Forest activists continue to claim that Korean-owned Think Biotech Cambodia Co Ltd is involved in illegal deforestation in the Prey Lang area, especially harvesting timber from resin trees, but the authorities say the company is operating legitimately.
A working group of the National Committee for Prevention and Crackdown on Natural Resource Crimes visited the company last month, but found no evidence of the offences that residents and forest activists have accused them of.
Activist Heng Sros told The Post on Thursday that residents and forest activists had often seen Think Biotech logging the forest and transporting timber out of the Prey Lang region.
He said that especially in the early part of this year, the company had regularly used its staff to threaten residents to sell resin trees.
When residents refused to sell the trees, Sros said, the company secretly logged them anyway and transported them to the company’s premises. This led the residents to file a complaint with the authorities.
“The company uses trucks and machinery to transport timber from the Prey Lang forest community, but the working group found no timber.
“So the inspections seem to have been pre-arranged so the company was clean before the visit,” he claimed.
On August 17, the committee visited the company in Kratie and Stung Treng provinces.
A report on the result of the inspections, which was obtained by The Post on Wednesday, said the committee saw 670 logs, but only found three irregularities – allowing five foreigners to work without permits, vehicles without Forestry Administration stickers, and not having the correct documentation following a change of ownership.
The committee ordered the company to correct the mistakes according to law, work with the authorities in preventing forest crimes, and demarcate its boundaries.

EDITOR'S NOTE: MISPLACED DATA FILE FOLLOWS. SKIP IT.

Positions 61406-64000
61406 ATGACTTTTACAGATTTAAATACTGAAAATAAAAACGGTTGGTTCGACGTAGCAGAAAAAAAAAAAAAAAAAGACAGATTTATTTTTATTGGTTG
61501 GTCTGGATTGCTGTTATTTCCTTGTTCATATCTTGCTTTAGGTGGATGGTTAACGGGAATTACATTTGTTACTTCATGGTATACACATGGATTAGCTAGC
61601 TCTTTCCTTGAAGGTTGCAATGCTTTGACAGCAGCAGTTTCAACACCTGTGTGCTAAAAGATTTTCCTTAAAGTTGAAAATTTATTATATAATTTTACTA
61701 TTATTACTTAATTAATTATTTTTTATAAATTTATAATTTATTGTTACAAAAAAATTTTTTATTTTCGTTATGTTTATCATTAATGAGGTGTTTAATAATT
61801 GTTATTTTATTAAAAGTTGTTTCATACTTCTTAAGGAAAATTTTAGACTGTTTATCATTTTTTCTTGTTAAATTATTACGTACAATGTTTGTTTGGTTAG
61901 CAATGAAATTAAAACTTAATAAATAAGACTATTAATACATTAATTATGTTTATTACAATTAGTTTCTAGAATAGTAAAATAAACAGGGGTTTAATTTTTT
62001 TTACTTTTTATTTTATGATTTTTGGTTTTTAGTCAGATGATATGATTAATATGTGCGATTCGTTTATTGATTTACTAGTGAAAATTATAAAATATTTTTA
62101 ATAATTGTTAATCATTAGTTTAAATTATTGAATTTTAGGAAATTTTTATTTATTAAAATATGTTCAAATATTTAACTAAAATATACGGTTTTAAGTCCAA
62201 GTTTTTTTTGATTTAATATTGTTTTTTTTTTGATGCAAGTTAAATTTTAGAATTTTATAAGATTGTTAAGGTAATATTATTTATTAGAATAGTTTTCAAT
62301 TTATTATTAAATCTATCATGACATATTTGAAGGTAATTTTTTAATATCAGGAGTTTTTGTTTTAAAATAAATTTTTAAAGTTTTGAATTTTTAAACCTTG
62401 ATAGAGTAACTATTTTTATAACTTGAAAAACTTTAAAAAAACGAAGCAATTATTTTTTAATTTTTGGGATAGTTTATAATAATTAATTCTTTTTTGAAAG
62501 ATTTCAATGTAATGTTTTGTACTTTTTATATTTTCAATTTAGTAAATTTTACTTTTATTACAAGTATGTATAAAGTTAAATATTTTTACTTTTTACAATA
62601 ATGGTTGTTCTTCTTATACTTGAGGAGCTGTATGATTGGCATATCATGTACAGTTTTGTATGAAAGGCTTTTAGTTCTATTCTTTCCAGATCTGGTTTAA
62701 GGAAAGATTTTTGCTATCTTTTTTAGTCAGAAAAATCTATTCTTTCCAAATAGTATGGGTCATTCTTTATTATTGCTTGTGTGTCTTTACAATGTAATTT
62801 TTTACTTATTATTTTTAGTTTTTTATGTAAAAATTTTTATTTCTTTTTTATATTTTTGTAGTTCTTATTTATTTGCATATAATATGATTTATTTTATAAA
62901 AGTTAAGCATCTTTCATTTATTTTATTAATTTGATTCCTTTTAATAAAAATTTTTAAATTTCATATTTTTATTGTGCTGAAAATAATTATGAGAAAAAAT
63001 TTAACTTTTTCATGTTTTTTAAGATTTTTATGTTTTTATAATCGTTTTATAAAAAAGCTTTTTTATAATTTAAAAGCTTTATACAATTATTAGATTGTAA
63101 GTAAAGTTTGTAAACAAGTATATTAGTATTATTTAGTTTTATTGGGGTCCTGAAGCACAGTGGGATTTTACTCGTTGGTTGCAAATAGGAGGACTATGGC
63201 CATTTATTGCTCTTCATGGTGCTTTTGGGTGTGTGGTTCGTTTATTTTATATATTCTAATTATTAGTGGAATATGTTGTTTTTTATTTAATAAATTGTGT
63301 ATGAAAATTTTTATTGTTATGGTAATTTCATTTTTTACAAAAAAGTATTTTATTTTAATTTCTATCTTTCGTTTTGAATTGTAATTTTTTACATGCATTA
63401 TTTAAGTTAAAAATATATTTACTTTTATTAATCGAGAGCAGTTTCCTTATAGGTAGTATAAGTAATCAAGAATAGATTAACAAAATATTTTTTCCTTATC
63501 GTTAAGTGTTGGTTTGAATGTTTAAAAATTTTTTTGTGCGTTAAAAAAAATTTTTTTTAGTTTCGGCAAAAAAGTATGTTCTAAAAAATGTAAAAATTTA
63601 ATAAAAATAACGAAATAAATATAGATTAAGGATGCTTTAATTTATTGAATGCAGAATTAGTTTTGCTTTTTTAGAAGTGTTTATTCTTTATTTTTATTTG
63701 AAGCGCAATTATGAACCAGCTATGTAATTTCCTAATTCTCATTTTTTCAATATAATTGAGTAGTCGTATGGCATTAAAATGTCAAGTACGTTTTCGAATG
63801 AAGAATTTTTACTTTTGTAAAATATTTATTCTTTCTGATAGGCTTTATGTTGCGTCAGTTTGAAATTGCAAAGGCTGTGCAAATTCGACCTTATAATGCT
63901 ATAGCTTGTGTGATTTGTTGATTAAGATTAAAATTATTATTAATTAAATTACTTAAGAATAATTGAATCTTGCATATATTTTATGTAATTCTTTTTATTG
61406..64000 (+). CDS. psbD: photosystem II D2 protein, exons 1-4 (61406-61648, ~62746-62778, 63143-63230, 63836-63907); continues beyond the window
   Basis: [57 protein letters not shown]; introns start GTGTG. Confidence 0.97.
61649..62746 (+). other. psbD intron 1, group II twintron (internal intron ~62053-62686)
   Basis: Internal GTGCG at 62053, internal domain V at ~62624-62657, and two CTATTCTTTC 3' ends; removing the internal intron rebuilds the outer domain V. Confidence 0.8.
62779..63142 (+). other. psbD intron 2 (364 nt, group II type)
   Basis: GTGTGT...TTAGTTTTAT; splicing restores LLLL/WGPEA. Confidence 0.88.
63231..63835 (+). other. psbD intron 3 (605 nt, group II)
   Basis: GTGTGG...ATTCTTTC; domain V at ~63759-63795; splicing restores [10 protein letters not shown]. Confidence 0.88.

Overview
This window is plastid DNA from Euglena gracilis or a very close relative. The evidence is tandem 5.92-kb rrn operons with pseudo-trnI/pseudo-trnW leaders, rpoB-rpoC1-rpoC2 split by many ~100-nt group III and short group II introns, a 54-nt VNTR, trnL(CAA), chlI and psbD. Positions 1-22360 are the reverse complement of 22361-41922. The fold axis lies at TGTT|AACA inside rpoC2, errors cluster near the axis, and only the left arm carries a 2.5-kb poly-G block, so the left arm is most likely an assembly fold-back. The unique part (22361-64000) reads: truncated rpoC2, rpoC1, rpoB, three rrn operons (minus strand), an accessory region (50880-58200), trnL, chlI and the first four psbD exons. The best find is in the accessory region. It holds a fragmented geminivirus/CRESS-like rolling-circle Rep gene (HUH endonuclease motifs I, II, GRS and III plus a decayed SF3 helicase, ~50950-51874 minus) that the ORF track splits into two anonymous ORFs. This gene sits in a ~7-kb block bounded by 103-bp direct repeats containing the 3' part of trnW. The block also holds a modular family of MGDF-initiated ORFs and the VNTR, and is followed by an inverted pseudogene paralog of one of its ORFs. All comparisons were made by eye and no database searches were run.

Prey Lang Community Network representative Chheang Ly said she could not accept that Think Biotech was not involved in forest crimes, because according to previous reviews, the company had cleared forests beyond its boundary in protected areas.
She also said that some 2,000 resin trees belonging to 30 families in Stung Treng province had been logged by the company.
“Let them [the Committee] go back to the company to check again, see the amount of land it had claimed and whether it had crossed its boundaries,” she said.
Committee spokesman Eng Hy declined to comment and referred questions to the court.
Kratie Provincial Court spokesman Chea Sopheak could not be reached, while provincial deputy prosecutor Thuch Panchak Santepheap declined to comment.
The Post was also unable to contact Kratie provincial Forestry Administration director Nuon Peov Ratana. Provincial Military Police commander San Bun Than only said briefly that Think Biotech was a legitimate company.
The committee’s report on the inspections at the company said its representative Chea Pov claimed that even though the company had been officially granted 34,007ha, it was only managing 25,000ha, with some land handed over to the affected community.